Ankara - The Population Registry Office in the Çankaya district of Ankara has allowed a father to give his daughter a Kurdish name written with letters in the Kurdish alphabet, reports the Turkish daily newspaper Hürriyet on Monday.
The officer in the registration office wrote the baby girl’s name, Hêvî Jiyan, by using letters î and ê, which do not exist in the Turkish alphabet. According to the Turkish law, the name should be written as Hevi.
“Hêvî means hope and Jiyan means life. When I went to the register office to give a Kurdish name for my daughter, if there had been any problem, I would have left the name part empty,” said Kenan Kırkaya, the father of the baby. “My wife’s name is Newruz and they did not write her name with a ‘w’ at the time. Hers, instead, was recorded as ‘Nevruze.’”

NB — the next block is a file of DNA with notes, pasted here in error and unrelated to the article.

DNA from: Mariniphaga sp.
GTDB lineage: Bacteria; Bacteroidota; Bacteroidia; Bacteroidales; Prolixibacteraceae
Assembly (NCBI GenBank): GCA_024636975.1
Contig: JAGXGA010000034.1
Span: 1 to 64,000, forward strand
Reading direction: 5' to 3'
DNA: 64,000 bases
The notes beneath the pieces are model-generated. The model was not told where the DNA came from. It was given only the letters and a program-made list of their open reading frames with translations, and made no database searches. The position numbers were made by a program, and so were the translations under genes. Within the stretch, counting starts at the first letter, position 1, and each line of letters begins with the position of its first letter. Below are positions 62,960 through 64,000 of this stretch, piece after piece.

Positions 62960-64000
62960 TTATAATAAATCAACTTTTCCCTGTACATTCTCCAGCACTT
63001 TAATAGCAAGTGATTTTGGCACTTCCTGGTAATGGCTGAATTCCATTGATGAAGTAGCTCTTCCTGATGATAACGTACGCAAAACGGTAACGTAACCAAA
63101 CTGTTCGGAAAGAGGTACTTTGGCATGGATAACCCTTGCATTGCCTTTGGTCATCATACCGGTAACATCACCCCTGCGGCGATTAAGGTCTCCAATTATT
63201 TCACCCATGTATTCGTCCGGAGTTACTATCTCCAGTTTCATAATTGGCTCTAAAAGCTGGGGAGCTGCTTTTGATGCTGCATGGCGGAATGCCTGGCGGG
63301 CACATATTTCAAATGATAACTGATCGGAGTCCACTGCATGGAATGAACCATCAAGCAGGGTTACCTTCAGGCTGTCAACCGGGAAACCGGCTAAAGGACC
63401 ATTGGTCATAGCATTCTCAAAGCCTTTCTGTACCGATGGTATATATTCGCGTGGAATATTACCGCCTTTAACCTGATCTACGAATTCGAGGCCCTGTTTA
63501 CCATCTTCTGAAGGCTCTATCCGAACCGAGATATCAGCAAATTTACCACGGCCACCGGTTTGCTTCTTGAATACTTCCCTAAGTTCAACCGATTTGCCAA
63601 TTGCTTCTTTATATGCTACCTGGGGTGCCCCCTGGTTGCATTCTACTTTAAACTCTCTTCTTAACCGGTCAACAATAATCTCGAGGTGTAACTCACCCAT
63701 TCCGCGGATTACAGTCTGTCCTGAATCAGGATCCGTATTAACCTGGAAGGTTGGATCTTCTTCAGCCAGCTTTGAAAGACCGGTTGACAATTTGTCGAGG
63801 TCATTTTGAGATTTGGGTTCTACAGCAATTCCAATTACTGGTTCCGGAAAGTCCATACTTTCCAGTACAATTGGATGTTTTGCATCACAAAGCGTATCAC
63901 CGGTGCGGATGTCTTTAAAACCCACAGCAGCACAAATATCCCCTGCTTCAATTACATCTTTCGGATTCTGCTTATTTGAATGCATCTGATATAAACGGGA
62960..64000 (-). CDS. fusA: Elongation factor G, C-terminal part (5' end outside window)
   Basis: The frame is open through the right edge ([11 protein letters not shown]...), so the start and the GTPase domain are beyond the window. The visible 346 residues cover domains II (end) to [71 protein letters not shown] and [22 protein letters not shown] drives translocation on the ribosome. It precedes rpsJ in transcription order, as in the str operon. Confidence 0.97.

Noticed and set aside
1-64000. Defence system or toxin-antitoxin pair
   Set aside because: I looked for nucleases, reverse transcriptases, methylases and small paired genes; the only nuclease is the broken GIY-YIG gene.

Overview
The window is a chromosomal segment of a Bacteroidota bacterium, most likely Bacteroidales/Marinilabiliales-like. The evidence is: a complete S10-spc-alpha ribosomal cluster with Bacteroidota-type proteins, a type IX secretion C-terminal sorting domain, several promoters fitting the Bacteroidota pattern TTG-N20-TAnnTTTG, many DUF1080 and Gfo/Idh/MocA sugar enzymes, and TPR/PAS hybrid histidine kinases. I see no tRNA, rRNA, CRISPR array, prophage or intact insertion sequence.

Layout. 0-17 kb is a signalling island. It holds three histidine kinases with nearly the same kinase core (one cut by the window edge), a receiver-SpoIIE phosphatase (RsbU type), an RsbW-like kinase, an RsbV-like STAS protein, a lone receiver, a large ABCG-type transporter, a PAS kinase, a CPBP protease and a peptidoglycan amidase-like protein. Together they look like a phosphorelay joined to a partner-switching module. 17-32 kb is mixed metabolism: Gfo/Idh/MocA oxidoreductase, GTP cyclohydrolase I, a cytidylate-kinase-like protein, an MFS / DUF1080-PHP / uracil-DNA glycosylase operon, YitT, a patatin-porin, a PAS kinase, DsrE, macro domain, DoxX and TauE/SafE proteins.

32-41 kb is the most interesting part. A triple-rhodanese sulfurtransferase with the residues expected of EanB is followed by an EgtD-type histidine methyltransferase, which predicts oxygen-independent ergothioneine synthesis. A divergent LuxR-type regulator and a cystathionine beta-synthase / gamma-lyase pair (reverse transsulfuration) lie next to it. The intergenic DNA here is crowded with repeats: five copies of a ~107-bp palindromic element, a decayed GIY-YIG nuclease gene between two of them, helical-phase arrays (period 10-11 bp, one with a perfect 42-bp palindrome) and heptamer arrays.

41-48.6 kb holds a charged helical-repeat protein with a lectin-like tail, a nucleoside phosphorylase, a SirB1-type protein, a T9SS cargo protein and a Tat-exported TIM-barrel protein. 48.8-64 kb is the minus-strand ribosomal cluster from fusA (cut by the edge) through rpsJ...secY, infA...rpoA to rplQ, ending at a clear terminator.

Kurds for years have been complaining that they cannot name their children as they wish. Several changes in relevant laws have been made but there are still difficulties in giving children Kurdish names. An anonymous official from the Interior Ministry told Hürriyet that it is impossible to write the letters w, q, and x on identity cards without a change in laws, but it is possible to use â, î, and û although ê is not used.
The registry official in Çankaya, however, made some phone calls after the father presented his request. After a short while, the official agreed to allow the name Hêvî, Kırkaya said. “I don’t know who he talked to. I am surprised and so happy. I showed him how to type those letters on the keyboard. I’m glad my daughter did not suffer the same fate as her mother,” he said (Photo: Rudaw).